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Texas, California, and the Future of Self-Government

Michael Barone in the Washington Examiner:

In [the last] 10 years, Texas gained 732,800 private sector jobs….The nation overall lost 2 million private sector jobs, with the biggest losses coming in California [which lost] 623,700….

The lesson of the previous decade seems clear:  if you take a previously prosperous and creative state and subject it to high taxes and intrusive regulations, it loses 5% of its private sector jobs; if you take a previously somewhat less prosperous and creative state and govern it with low taxes and light regulation, it gains 9% more jobs, even as the nation’s economy is suffering.

That’s the lesson of the last decade, all right.  To which Michael might easily have added that we had presented to us essentially the identical lesson a decade-and-a-half before that, when Ronald Reagan cut taxes and rolled back regulations, initiating nearly a quarter century of economic expansion, and that we had presented to us, yet again, nearly the same lesson two decades before that, when John Kennedy pushed through a reduction in income taxes that Arthur Schlesinger himself called “massive,” fostering a big burst in growth.

I don’t want to sound overwrought or melodramatic here, but the following couple of propositions strike me as simply true:

1.)  An essential component of democracy–of the ideal of self-governance–is that we will respond to the facts.  That we will examine actual, lived experience, adjusting our preferences and policies accordingly.  That we will learn the lessons of our history.

2.)  What is at stake in the elections next year:  the future of self-governance itself.  For what we have in the administration of Barack Obama is a president and coterie of staffers and administrators who are elitist to the point of representing a kind of high priesthood.  The facts?  The lessons of history?  The place themselves against and above it, insisting that their faith (and, since it is entirely unsupported by any actual experience, it is a faith) supersedes the experience of the American people.  Bigger government, higher taxes, more regulations, looser money, and the proliferation of agencies accountable to none but the executive branch–all this will somehow lead to jobs and economic growth.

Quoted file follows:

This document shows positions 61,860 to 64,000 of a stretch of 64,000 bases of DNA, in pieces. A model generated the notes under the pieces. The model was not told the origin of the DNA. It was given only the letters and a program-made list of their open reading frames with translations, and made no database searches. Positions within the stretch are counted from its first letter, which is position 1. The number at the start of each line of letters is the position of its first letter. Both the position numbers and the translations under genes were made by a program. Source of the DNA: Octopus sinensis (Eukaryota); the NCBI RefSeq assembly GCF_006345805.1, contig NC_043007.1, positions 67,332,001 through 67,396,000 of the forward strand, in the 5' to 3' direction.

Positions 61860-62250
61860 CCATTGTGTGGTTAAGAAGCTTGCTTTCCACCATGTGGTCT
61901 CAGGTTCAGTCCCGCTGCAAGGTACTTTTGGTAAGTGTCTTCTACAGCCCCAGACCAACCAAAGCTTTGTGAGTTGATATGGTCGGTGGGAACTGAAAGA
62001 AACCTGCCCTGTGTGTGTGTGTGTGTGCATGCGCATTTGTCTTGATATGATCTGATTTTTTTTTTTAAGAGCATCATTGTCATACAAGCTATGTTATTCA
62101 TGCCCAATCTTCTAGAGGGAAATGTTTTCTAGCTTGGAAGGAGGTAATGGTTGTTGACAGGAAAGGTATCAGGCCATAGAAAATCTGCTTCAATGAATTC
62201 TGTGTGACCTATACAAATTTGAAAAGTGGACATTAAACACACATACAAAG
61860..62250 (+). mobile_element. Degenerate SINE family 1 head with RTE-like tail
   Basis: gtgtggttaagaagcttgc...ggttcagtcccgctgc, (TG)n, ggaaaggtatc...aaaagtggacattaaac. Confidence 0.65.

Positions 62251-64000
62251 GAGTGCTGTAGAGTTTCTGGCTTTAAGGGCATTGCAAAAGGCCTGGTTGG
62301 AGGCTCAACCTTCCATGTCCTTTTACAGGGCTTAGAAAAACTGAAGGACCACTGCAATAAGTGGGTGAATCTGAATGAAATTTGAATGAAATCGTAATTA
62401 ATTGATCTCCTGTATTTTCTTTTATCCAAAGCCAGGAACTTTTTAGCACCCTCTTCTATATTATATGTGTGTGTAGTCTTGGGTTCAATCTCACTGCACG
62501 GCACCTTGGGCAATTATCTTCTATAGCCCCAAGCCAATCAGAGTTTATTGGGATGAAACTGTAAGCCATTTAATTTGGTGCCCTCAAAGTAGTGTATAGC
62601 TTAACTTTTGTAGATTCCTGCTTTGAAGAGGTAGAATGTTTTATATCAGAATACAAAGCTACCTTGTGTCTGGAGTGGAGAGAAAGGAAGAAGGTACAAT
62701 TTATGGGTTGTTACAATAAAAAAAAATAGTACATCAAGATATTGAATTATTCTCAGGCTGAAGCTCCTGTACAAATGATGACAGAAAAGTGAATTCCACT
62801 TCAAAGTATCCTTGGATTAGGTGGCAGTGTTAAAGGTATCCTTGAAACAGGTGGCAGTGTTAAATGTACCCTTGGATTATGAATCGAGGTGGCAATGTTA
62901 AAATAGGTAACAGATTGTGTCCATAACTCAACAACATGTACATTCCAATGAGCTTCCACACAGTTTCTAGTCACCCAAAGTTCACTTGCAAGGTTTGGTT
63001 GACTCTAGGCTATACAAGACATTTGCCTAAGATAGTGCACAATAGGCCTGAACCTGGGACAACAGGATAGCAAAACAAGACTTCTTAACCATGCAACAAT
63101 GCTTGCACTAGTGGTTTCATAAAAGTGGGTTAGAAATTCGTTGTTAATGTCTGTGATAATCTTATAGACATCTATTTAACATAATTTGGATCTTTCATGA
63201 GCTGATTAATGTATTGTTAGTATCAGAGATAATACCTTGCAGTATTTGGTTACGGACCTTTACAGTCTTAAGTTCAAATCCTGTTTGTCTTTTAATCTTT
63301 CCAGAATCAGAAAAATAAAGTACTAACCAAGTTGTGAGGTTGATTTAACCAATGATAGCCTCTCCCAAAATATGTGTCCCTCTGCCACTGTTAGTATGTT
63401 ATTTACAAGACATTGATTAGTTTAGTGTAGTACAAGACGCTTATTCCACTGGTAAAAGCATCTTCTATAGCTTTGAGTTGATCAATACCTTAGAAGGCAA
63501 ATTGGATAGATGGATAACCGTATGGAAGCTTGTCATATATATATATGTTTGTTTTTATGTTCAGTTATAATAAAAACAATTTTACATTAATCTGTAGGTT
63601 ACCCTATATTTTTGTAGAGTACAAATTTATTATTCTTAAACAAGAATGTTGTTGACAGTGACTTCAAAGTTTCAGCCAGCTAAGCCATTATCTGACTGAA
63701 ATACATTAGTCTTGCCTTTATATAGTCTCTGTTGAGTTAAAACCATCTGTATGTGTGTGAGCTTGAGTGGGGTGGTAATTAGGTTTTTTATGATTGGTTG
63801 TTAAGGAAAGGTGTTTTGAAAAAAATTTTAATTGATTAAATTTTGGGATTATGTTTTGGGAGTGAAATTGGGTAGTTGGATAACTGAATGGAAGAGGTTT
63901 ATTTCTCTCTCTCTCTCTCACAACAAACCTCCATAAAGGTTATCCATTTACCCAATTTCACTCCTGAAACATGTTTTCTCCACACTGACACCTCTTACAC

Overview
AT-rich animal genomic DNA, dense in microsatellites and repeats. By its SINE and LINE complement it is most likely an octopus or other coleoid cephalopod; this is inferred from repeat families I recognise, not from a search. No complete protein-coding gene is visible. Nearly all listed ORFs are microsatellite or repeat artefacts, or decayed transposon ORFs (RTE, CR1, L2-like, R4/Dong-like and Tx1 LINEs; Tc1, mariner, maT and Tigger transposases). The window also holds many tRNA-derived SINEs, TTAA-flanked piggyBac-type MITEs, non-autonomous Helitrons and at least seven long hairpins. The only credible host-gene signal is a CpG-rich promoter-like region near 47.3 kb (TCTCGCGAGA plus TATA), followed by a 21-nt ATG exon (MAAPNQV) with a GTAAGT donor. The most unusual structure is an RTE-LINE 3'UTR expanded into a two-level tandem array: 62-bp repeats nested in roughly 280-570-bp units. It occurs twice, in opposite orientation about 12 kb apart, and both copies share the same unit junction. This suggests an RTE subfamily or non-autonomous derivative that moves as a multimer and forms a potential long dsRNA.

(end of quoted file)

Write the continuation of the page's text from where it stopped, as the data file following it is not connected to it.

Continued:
Barack Obama is less a working politician in the American tradition than a shaman.  He asks us–he insists–that we unlearn what we know. “Who you gonna believe?” he asks.  ”Me or your lyin’ eyes?”

Either we Americans reject this demand that we surrender the first prerogative of free peoples–the informed use of our own experience–or–or?  Or we will in some absolutely basic way have proven ourselves unworthy of the ideal of self-government for which those whom we celebrate on this Memorial Day weekend fought and died.

  1. Daniel Sattelberger

    I read somewhere that in the last couple of years Texas created more jobs than all the other forty-nine states combined. Even more concrete proof Texas is rising? People are voting with their feet. Texas gained 4 House seats this census, double the second-highest.

  2. Kenneth

    Who is this “we” you’re talking about, Peter?

    Our chronically-dependent, abominably-educated underclass?  The over 40% of households which now receive some type of welfare benefits?  The 50% of earners who pay no Federal income tax? The hordes of recent Third-World immigrants who have no concept of exceptionalism and no attachment to American ideals?

    If that’s what constitutes “We”, We are already doomed.

  3. Aodhan
    Leslie Watkins:

    SISTER: We just disagree, Me, so let’s stop talking about it.

    My sister is very intelligent. · May 28 at 12:15pm

    Interesting, Leslie, albeit sad.

    One often hears about how similar (idential) twins are. For example, their intelligence is highly correlated. Their political views also show above-chance agreement, relative to regulars sibs, etc.

    Given this general effect, irreconcilable differences are all the more striking.

    But you and your sister are not alone. Another notable instance of twins disagreeing is Shelby Steele (author of “The content of our character”) and Claude Steele (who originated the concept of “stereotype threat”).